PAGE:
Videogame Cat of the Week: A Purr Tale

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It’s hard to take good screenshots of A Purr Tale (Matias Selzer, 2014), because the cat never appears. You are the cat, in first person, for one. And, on top of this, you never catch even the slightest glimpse of a paw or a tail.

It’s also hard to take good screenshots of A Purr Tale because, frankly, it doesn’t look all that good. Its assets are low quality, and its lighting is muddied by needless effects. Also, its sound effects are bad. Its English translation could use some edits. And the signposting for what you’re supposed to do is horrendous. (Sometimes the correct thing to do is to slip right through the level geometry.) Basically, A Purr Tale isn’t very good, at all. And that’s too bad, because its serious subject matter (content warning for suicide, if you actually play the thing) deserved a more gentle and polished touch.

Ah, well. At the very least, this personal game is loads more ambitious than most things you can find made with pre-existing Unity assets floating around online.

Next week: another tragic cat story.

Here on My Side of the Screen

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(I’m officially retiring my usual “Ian here” greeting, as, in the absence of student posts, there will be no one but me posting on this blog for the foreseeable future.)

Early in his book Pilgrim in the Microworld, a phenomenological account of videogame expertise that stands as landmark work of first-person game criticism, David Sudnow attempts to describe, to a presumably completely ignorant reader, the experience of playing Breakout (Atari, 1972). “There’s that world space over there, this one over here,” he writes, “and we traverse the wired gap with motions that make us nonetheless feel in a balanced extending touch with things.”[i]

Today, the term “wired gap” is archaic—we sit comfortably in the age of wireless game controllers. But the general logic of this gap, and how it is traversed, nonetheless persists. On the one side, we have the electronic world represented on the screen. On the other side, we have ourselves, cordoned off from the world of the game by virtue of being flesh-and-blood. If we act upon that other world from our side of the screen, it must be by virtue of some sort of electronic input device: keyboard and mouse, DualShock 4, Wii Remote, Jungle Beat bongo drum, what have you. Wired or not, the relationship we have with that world on the other side of the screen is necessarily mediated by technology: sever that particular link, and our involvement with it ceases.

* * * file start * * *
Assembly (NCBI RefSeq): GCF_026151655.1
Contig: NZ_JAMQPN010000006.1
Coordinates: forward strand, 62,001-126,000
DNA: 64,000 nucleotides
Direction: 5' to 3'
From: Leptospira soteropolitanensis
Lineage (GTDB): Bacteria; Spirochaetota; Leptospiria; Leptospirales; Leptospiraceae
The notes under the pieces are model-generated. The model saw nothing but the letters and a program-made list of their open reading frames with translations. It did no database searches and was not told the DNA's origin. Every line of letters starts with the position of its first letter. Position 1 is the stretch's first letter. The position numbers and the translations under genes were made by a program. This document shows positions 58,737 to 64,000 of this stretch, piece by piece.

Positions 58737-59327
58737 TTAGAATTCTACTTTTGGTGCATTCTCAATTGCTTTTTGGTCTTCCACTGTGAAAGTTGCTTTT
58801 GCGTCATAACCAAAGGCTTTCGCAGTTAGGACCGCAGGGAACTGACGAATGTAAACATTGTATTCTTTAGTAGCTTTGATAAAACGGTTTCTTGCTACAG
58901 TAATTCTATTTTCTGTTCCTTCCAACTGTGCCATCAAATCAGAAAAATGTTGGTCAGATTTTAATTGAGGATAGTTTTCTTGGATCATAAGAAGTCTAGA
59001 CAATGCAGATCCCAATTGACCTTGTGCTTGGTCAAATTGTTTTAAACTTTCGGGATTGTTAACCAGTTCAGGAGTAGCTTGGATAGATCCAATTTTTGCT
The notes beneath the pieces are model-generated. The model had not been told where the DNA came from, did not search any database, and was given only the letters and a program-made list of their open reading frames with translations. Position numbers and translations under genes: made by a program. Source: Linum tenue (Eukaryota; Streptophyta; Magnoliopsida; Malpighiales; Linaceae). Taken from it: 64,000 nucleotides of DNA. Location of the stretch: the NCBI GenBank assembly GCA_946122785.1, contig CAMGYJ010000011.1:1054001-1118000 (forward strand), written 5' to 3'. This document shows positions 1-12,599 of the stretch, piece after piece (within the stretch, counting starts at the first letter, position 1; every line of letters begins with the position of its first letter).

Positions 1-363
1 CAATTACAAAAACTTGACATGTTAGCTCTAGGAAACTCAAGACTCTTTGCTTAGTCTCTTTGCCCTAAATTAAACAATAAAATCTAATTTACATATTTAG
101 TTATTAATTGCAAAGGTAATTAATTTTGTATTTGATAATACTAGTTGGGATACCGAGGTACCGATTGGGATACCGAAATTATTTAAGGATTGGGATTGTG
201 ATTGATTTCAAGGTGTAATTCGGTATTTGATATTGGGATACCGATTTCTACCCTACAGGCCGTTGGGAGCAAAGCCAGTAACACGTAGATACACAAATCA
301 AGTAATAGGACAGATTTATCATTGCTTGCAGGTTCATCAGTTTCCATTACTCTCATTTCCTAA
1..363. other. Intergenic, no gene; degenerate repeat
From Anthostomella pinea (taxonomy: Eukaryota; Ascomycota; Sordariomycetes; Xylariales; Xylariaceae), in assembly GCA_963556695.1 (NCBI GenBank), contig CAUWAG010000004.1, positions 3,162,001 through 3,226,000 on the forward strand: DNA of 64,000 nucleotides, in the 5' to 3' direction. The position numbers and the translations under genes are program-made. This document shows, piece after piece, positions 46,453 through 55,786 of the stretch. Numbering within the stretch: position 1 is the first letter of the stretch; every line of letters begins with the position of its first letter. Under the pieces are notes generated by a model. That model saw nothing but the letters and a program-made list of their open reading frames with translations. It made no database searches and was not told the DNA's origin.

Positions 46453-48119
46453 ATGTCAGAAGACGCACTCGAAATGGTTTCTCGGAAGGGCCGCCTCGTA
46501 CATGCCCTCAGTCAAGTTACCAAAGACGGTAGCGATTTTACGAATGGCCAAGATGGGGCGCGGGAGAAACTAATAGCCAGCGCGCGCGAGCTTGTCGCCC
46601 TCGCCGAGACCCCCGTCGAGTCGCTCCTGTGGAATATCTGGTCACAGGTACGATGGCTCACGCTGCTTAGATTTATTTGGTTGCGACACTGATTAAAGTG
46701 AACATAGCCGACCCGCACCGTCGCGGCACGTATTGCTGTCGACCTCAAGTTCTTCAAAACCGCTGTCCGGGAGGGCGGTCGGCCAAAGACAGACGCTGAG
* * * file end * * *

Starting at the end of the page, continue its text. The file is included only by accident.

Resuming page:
Not all games follow this logic, however. In this post, I’ll be looking at three games, all of which came out around 2012–2014, that ask you to do more, as a player, than simply manipulate an electronic interface. These games have a different sort of contract with their player. They ask you agree to more wide-ranging sets of behaviors over on your side of the screen, which, by their very nature, cannot be regulated in strict procedural terms. These are games that re-map the points of contact between our fleshy, spacious realm and the realm of bits and pixels.

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The Limits of Disempowerment

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Ian here—

For years, I didn’t know what to do with Anna Anthropy’s Realistic Female First-Person Shooter (2012).

It is, shall we say, a “minor Anthropy.” It’s not one of the games that she includes on her itch.io storefront. If you want to play it, you have to head over here. (It is, unfortunately, Windows-only, although Mac users should feel free to look at this video of the game in action on YouTube).

But despite its somewhat tossed-off status, it is a game I was serious considering including in my article on fumblecore games. There was just one problem: it seemed completely incompatible with my argument. So I swept it under the rug, but kept it in my memory, blinking in the back of my brain, challenging me, keeping me honest.

I think I’ve finally figured out what I want to say about it now, and it’s mostly thanks to the students in my “Frames, Claims, and Videogames” class. I didn’t even teach Realistic Female First-Person Shooter in that class. Instead, my thoughts began crystalizing as students reacted of Alyson Macdonald’s Twine game Female Experience Simulator (2013), one of the most contentious games we played in the course.

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Personal Puzzles

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Ian here—